By Amanda Royce, UNH Cooperative Extension 4-H Program Coordinator
When you think of healthy eating, you probably think about good clean foods that give you the nutrients you need to maintain your health, feel good and have energy. You might think of healthy weight and an overall positive outlook on life. But have you ever associated healthy eating with better reading skills? A recent study published in the Journal of Nutrition has found a link between healthy eating and increased reading skills in youth.
Researchers in Finland followed 161 children aged 6-8 years old from first grade to third grade. The quality of their diet was analyzed using food diaries and their academic skills by using standardized tests. The study followed a Finnish and Baltic Sea Diet that recommended more fruits, fish, vegetables, whole grains and unsaturated fats, and focused on decreasing red meat, sugar and saturated fats. The study showed that youth in grades 1-3 who followed the above diet had higher tests scores in reading than their peers who did not follow the healthier diet. “Another significant observation is that the association of diet quality with reading skills were also independent of many confounding factors, such as socio-economic status, physical activity, body adiposity, and physical fitness,” says Eero Haapala, PhD, a researcher from the University of Eastern Finland and the University of Jyväskylä.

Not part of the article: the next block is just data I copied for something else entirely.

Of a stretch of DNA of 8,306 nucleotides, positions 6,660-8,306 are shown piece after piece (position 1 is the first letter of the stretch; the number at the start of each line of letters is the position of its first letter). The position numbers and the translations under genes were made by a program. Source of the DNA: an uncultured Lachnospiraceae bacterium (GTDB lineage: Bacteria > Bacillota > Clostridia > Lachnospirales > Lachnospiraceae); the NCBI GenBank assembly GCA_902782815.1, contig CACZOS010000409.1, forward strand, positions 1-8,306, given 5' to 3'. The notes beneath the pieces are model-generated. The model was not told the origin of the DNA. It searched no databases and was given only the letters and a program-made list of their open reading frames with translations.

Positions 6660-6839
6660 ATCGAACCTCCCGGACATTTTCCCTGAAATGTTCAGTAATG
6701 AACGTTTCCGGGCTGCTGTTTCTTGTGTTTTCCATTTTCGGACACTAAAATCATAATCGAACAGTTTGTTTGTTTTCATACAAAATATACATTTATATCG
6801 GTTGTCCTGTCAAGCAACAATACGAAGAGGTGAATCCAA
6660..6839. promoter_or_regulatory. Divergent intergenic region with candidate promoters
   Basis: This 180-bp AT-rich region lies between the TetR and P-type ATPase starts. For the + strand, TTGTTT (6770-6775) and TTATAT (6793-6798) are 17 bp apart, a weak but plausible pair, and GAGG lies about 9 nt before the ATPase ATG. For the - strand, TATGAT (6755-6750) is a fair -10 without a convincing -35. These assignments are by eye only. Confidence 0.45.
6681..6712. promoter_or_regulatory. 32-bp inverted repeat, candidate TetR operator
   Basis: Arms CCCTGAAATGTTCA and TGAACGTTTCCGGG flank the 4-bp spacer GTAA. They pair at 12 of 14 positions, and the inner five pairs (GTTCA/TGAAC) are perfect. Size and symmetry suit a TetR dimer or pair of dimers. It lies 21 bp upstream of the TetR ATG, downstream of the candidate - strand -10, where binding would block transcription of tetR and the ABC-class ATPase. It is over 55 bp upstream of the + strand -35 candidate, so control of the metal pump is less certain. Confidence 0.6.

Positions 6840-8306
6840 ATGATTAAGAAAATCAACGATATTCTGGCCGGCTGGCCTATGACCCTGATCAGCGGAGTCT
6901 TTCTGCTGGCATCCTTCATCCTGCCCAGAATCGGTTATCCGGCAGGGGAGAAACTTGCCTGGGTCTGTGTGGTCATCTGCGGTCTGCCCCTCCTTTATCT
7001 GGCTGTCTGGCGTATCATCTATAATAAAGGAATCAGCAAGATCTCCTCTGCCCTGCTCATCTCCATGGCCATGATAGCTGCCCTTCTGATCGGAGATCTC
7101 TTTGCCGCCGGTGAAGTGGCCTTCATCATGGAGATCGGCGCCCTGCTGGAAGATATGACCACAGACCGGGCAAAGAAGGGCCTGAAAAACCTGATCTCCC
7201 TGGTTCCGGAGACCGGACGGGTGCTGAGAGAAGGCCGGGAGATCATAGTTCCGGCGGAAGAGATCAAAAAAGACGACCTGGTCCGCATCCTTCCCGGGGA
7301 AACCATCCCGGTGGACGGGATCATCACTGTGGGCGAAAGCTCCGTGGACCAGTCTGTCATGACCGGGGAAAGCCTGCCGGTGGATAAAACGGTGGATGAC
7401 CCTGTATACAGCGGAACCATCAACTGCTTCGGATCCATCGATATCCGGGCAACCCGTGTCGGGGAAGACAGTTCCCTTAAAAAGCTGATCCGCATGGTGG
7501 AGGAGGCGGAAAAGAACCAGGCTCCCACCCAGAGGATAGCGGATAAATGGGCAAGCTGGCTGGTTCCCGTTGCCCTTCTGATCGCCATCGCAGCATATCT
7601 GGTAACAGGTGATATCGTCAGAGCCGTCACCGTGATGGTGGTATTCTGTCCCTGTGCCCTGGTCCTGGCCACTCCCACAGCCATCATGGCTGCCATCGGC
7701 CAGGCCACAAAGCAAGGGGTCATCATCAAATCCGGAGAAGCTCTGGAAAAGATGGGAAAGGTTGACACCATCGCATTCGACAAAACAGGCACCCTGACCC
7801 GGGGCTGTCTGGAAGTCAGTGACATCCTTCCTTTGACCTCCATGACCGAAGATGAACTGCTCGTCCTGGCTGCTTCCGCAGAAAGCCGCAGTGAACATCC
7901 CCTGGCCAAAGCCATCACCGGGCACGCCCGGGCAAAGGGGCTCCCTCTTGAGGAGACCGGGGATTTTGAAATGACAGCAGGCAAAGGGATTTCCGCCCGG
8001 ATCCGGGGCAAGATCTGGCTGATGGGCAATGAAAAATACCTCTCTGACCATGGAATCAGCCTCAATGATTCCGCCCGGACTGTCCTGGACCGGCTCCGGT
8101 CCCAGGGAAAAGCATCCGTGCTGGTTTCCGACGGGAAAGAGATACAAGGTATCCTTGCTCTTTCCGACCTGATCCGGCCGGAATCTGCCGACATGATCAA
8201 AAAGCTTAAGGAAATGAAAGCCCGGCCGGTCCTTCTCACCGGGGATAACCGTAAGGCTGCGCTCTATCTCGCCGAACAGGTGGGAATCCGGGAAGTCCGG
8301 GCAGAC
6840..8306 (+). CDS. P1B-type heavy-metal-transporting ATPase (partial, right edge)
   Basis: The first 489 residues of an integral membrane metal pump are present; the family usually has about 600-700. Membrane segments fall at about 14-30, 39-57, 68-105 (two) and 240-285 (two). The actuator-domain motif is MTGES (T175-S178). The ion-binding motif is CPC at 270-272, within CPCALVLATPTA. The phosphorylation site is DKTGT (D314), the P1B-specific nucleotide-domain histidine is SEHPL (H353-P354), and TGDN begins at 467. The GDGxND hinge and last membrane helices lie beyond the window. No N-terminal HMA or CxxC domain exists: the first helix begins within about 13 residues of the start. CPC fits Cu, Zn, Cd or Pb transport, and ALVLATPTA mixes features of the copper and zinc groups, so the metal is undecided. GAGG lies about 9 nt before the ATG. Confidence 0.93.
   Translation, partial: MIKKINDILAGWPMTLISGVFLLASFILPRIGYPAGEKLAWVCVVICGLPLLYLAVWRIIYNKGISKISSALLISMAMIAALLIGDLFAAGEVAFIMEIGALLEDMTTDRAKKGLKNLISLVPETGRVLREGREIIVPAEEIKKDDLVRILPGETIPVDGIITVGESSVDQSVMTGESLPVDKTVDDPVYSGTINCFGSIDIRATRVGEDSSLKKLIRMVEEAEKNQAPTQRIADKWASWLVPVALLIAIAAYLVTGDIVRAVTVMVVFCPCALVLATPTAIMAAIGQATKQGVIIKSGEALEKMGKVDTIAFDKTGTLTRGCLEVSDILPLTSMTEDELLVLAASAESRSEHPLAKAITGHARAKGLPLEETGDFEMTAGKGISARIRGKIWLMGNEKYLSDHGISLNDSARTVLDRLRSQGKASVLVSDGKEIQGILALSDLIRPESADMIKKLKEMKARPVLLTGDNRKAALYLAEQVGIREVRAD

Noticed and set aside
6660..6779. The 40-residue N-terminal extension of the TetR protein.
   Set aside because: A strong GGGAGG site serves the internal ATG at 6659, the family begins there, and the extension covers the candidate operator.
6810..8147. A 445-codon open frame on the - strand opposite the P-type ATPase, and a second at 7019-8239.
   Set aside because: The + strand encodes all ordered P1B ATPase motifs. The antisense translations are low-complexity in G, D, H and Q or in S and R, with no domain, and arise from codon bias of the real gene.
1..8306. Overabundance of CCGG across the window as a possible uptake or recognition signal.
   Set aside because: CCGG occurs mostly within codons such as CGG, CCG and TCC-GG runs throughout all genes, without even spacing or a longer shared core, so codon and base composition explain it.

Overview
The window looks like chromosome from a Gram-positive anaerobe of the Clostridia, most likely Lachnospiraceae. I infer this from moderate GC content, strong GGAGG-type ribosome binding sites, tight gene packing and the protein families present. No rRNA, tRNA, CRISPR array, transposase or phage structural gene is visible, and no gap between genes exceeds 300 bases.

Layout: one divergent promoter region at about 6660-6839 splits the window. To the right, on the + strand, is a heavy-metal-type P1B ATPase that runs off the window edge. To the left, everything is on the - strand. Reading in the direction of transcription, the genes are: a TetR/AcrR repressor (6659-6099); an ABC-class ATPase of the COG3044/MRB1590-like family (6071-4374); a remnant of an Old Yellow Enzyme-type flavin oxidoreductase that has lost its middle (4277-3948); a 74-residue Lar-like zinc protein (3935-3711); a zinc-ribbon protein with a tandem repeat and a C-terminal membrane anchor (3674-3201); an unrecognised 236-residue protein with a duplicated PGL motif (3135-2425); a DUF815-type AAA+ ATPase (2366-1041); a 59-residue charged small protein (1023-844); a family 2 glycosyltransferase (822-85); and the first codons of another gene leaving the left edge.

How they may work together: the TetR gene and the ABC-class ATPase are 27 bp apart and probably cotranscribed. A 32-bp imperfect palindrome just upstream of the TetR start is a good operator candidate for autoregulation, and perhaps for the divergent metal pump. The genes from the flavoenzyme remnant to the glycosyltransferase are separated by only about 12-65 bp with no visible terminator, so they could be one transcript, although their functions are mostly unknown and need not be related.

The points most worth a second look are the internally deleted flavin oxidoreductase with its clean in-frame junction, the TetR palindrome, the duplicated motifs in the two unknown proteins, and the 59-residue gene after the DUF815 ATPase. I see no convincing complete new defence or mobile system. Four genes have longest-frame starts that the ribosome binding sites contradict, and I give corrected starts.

As you look at this diet there isn’t much difference in the food that is recommended for youth in the U.S. If you promote healthy meals for youth and limit the processed foods high in sugar and fat, youths’ reading levels should increase as well. Regardless, feeding your child something healthy daily will lead to lifelong health benefits and, increase their reading the first three years of their life.
To learn more about Carroll County 4-H, contact Amanda Royce, 4-H Program Coordinator, Youth and Family, UNH Cooperative Extension at (603) 447-3834 or email Amanda.firstname.lastname@example.org.